Safety issues

When a helideck is covered in bird droppings, it can be impossible for a pilot to detect where to land on the helideck area scheme. If the otherwise illuminated ‘H’ and the surrounding circle are covered, the black hole approach may be required. With the CAP 437 Standards for Offshore Helicopter Landing Areas, it is not legal to land on a poorly lit helideck, forcing helicopters ultimately to return to shore. This commonly happens on unattended platforms, but also at facilities with lots of activity, since helidecks are always placed in remote areas in the outskirts of the platform due to aviation regulations.

Another security risk arises when seabirds leave crab remains on the deck and drop mussels from the air to break the seashells. Guano and the remains of crabs and mussels can get sucked into helicopter engines and cause damage or worse: accidents. Even if the optimal visual conditions to land are fulfilled, the deck can be as slippery as soap if the guano is still wet. This is not a problem for the approaching helicopter but can be a potential danger for the disembarking passengers, who also have to cross the helideck.

Downtime and extra expenses

When a helicopter cannot land on a helipad - because the deck is covered in droppings from seabirds and other remains – it might risk having to return to shore with the new chain crew. This is an expensive loss. A hired helicopter can easily cost 50,000 € per ride. The bill escalates when the old crew is not replaced on the platform, affecting and increasing the cost of wages. In addition, you may need spare parts or specialists to fix a problem, which cannot be solved if the helicopter is unable to land, thus extending potential downtime. This means that the supply chain and work stop until the area has been cleaned, allowing the helicopter to land.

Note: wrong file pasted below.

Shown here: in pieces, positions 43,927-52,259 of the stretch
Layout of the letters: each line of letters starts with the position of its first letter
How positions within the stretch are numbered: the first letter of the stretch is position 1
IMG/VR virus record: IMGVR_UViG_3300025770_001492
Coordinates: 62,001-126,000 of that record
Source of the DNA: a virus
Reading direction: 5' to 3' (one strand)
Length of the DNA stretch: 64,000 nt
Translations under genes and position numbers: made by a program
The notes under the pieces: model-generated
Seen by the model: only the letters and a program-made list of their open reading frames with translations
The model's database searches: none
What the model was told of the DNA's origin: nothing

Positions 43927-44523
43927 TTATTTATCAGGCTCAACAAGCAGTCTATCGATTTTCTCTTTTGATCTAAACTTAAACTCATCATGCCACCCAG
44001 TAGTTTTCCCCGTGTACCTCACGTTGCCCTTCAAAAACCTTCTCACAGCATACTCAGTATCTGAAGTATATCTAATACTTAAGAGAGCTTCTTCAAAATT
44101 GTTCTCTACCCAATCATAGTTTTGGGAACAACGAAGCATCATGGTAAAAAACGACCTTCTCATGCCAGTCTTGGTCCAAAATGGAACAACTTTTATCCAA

Cleaning and maintenance

As if these consequences were not enough, the need for comprehensive cleaning is crucial if pest birds have contaminated your facility – whether it is an offshore oil or gas rig, a helideck, or wind turbines and offshore substations. None of these are easy to access, particularly not for installations offshore where the cleaning process is tricky. Top that with a limited possibility of doing business during the clean-up.

Acidic guano ruins paint

After the clean-up, maintenance and the repainting of the affected areas begin. However, since seabird guano can contain massive amounts of acid, and cormorants’ droppings even more, paint tainted by the guano can come undone while washing the affected areas. Maintaining offshore facilities is extremely expensive due to the inherent inaccessibility and materials. Just cleaning, repainting, and replacing the safety net on a helideck is a costly affair.